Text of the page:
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Study of the Molecular Basis of Tame and Aggressive Behavior in the Silver Fox Model

International Collaborative Study between
The James A. Baker Institute for Animal Health, Cornell University, USA,
The Institute of Cytology and Genetics, Russian Academy of Sciences, Russia, and
Department of Biology, University of Utah, USA

 
 

 

Overview

The silver fox, a color variation of the red fox (Vulpes vulpes), has been domesticated in a controlled experiment at the Institute of Cytology and Genetics in Novosibirsk, Russia (Trut, 1999, 2001). Starting in 1959, and selected solely on behavioral criteria for more than 40 generations, a strain of foxes with behavior extremely similar to domestic dogs was produced. Tame foxes exhibit highly social behavior with both other members of their own species and humans in a playful, friendly manner. In contrast, foxes from an unselected population, or from a strain bred for aggressive behavior, avoid social interactions with humans. Although the heritability of these behavioral trait differences is well established, the molecular biological basis has not yet been determined. The project's long term goal is to identify genes influencing fox tame and wild type behavioral phenotypes and to provide new insight on the mechanisms underlying social behavior in canids and other species, and on the broader phenomenon of domestication as a whole. Identification of regions implicated in the development of friendly behavior in the fox genome will also provide an opportunity to define new candidate genes for autistic and other human neurological disorders that are accompanied by the impaired development of social reciprocity.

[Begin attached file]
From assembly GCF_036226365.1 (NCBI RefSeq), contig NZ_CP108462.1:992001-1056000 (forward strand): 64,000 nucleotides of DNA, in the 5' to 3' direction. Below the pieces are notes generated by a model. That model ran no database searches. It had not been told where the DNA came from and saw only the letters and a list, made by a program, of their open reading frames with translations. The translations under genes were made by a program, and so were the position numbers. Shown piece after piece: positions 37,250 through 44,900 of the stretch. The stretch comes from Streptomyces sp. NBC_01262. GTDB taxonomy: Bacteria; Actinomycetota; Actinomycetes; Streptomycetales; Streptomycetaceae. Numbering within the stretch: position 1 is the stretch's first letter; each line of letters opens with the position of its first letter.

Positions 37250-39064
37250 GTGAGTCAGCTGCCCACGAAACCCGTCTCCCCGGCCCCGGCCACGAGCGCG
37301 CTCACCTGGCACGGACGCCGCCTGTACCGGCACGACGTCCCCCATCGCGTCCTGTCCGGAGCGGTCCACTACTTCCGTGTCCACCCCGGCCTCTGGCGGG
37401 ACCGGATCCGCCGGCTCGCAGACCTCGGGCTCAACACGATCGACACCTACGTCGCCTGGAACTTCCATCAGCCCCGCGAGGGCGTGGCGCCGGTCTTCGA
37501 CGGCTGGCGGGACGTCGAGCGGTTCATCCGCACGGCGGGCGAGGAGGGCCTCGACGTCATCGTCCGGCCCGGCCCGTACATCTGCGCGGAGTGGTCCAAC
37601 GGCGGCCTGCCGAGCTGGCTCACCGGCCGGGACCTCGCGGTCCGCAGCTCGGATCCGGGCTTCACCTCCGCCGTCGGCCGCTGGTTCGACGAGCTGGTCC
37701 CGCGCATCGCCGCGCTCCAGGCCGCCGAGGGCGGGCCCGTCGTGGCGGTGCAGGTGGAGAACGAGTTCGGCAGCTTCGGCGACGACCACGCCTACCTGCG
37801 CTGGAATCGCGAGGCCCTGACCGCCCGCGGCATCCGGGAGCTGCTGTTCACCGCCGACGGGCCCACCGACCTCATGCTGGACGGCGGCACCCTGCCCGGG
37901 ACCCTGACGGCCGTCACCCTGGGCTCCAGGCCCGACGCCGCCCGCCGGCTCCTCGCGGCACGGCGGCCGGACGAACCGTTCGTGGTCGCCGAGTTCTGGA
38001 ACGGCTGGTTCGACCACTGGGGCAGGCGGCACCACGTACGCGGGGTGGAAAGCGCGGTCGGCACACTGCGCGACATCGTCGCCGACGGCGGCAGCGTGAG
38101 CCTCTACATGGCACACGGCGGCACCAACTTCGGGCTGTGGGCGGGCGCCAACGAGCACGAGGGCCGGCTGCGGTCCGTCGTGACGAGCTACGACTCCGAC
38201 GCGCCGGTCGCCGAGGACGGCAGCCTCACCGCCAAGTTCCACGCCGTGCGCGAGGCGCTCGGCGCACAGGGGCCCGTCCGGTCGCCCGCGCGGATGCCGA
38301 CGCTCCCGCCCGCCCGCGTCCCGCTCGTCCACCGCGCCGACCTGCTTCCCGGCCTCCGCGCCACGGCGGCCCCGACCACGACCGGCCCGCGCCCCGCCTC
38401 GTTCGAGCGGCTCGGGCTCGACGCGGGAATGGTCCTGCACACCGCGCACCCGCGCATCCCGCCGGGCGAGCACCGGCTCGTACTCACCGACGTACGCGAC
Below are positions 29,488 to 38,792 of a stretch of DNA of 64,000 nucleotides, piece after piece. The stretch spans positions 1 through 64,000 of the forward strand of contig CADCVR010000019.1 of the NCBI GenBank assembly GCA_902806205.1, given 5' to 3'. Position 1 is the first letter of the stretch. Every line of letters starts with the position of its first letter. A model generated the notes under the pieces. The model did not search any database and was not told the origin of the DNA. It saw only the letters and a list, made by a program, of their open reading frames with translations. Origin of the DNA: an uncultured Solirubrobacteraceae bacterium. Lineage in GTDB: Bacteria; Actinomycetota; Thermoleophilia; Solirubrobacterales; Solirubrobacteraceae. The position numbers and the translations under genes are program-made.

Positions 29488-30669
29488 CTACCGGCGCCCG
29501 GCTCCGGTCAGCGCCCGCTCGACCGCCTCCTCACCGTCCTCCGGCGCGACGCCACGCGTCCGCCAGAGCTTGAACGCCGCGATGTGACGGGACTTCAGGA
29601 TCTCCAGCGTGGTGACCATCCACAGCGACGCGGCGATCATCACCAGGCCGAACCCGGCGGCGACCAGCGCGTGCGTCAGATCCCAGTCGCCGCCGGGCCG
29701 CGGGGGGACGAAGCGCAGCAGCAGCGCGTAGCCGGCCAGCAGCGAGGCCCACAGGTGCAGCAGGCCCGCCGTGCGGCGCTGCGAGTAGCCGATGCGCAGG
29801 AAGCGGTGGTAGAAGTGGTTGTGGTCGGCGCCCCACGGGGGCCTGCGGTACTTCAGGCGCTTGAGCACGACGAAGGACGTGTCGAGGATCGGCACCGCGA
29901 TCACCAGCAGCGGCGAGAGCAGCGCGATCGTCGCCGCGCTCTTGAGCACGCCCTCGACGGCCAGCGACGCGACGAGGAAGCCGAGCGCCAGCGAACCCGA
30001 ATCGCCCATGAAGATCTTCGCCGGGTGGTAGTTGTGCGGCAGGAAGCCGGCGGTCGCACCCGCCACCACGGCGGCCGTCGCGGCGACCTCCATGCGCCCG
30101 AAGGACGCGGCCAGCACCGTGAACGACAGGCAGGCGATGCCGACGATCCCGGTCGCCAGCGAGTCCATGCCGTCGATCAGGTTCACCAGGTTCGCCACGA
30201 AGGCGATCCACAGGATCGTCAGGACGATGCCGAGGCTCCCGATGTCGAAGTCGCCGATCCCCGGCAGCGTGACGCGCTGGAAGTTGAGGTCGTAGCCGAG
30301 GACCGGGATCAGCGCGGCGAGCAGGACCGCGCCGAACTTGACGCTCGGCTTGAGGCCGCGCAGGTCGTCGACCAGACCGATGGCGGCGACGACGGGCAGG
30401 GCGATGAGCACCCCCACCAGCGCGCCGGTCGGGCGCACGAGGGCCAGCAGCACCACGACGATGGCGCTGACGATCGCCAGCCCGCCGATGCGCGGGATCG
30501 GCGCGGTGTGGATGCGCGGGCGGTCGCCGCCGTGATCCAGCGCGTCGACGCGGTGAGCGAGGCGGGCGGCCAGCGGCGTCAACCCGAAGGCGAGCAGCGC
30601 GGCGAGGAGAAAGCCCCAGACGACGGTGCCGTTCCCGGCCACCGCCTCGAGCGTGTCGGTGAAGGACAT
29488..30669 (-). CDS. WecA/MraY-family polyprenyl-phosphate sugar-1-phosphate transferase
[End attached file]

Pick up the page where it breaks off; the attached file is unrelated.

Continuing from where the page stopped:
References:


Trut L.N. 1999. Early Canid domestication: The Farm Fox Experiment. American Scientist. 87: 160-169.

Trut LN. 2001. Experimental Studies of Early Canid Domestication. In The Genetics of the Dog. CABI 2001, p.15-43.

 
     
   

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